The Paper Feature: 7 reasons it’s better to cheer for the Canucks than Team Canada

And we’re back.

For three glorious weeks, the Vancouver Canucks effectively did not exist. Their scoring troubles, their inability to hold leads, their injury woes, their losing streak? During the Sochi Olympics, it was all quiet on the Western front, as Vancouver fans were gifted a much, much better team: a team with untold puck-movers, brilliant first-line centres, and, incredibly, two goalies of equal skill, one of which was Roberto Luongo, and yet no goalie controversy whatsoever. This is unheard of in Vancouver.

But now, as the players go back to their NHL teams, we have to do the same.

Don’t cry, Vancouver. If you’re down about this, you’re looking at things all wrong. Team Canada may have been near-flawless, but only near. There were some serious issues with that group — issues the Canucks simply don’t have. This may surprise you to hear, but it’s actually better to cheer for the Canucks right now, and I have reasons.

1. Our fourth line is bigger. Team Canada closed the tournament with a fourth line featuring Martin St. Louis. That’s simply embarrassing. Fourth lines are for big players, and Martin St. Louis is Stuart Little on skates. He can’t crash and bang in the corners, and he definitely can’t fight anyone, which is likely why Team Canada went fightless the whole tournament. Shameful. Who will make opponents answer for targeting their stars? I mean, sure, every player was a star, so it was tough to know who to target, but even still, St. Louis is ill-suited to fourth-line duty. Tom Sestito, on the other hand, is perfect for it, and the Canucks have him. Rejoice.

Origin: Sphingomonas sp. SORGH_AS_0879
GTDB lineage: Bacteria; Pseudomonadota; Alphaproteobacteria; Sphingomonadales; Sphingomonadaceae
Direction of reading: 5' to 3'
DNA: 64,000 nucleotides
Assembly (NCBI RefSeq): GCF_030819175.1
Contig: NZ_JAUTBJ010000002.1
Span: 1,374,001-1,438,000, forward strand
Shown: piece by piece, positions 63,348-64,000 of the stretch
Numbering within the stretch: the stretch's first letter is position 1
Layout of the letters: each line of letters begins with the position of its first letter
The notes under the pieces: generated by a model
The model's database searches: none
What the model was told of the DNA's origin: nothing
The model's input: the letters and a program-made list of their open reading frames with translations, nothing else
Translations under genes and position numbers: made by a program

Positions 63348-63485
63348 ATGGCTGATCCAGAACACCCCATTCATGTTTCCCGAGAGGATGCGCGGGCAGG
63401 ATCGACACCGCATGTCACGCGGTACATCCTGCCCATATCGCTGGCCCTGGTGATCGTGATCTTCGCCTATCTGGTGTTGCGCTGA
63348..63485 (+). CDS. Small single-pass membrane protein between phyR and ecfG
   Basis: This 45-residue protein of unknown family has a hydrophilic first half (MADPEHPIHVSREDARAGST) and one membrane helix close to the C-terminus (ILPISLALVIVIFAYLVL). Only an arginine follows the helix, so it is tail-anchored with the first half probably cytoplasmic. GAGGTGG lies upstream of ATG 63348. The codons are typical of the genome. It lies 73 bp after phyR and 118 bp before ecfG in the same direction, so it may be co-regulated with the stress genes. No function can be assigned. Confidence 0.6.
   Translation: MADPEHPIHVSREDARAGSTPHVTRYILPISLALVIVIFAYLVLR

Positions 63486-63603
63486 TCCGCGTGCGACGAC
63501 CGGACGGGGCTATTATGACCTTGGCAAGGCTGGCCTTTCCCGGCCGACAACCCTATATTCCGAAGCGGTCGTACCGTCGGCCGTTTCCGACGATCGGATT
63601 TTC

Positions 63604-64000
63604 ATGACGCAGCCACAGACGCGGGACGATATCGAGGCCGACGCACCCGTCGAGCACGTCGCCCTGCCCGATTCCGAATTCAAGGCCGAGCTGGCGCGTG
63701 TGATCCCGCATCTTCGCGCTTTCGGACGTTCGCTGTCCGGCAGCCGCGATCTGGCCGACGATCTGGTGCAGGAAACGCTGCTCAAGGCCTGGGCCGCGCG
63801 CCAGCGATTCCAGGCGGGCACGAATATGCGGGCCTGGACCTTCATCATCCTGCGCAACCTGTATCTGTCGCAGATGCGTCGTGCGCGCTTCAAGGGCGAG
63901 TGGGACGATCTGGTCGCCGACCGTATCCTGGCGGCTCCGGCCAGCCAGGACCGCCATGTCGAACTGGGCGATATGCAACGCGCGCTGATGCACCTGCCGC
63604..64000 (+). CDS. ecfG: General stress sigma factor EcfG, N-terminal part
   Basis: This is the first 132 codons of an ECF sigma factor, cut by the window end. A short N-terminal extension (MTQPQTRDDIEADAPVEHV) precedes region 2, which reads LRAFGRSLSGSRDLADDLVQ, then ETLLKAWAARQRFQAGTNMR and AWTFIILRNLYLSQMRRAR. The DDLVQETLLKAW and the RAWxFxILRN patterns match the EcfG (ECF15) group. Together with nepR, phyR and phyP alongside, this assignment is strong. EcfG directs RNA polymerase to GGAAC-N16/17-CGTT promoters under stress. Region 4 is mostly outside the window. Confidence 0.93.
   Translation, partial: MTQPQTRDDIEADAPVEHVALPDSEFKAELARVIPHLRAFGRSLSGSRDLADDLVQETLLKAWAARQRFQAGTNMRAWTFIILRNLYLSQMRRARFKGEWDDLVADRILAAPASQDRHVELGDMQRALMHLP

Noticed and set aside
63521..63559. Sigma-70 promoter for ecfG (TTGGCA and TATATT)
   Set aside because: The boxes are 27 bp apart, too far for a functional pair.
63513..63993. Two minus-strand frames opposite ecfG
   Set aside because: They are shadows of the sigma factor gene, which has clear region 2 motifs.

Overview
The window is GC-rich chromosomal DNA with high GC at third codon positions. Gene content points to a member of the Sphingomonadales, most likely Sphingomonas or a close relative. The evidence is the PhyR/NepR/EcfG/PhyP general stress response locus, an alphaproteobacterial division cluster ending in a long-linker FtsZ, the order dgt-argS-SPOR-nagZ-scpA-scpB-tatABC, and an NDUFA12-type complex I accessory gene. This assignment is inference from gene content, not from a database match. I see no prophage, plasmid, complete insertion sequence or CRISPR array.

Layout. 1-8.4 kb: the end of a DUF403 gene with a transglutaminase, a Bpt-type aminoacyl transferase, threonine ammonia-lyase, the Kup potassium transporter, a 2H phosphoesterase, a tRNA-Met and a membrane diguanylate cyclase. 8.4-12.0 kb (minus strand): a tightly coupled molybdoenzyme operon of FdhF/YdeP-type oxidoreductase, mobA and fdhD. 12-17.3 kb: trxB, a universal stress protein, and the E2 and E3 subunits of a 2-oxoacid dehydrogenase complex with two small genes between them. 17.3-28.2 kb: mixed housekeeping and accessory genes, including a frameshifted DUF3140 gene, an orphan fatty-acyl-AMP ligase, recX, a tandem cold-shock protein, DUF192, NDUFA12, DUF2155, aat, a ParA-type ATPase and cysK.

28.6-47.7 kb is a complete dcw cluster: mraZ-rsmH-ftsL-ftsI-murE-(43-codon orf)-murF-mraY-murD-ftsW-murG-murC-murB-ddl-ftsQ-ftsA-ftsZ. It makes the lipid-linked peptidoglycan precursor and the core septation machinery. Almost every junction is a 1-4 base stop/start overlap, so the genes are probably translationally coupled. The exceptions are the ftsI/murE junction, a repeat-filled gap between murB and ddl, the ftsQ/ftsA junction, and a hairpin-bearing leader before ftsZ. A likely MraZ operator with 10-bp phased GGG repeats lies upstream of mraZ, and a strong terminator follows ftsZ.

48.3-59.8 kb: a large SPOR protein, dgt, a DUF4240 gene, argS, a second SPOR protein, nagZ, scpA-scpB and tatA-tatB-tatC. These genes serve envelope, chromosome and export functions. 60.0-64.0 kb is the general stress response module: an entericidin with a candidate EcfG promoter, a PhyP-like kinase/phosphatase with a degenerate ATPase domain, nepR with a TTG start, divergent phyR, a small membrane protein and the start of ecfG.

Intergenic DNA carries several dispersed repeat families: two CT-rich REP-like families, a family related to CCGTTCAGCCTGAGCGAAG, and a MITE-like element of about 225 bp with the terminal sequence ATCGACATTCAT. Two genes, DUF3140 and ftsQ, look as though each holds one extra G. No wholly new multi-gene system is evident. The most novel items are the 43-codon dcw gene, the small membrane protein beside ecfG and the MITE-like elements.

2. No more Sidney Crosby. And good riddance, I say. By the end of the tournament, the “why isn’t Crosby scoring?” storyline was played out. It was a dumb storyline from the outset, in my opinion, since Crosby was consistently the most terrifying player on the ice, and the chance totals suggested the goals were obviously coming. Sure enough, in the gold medal game, they did. But by then I was run down. I’ll tell you, it’s exhausting having the best player on the world in your team, because expectations are sky-high. Give me a player whose lack of production no longer surprises anybody, like David Booth, thank you very much.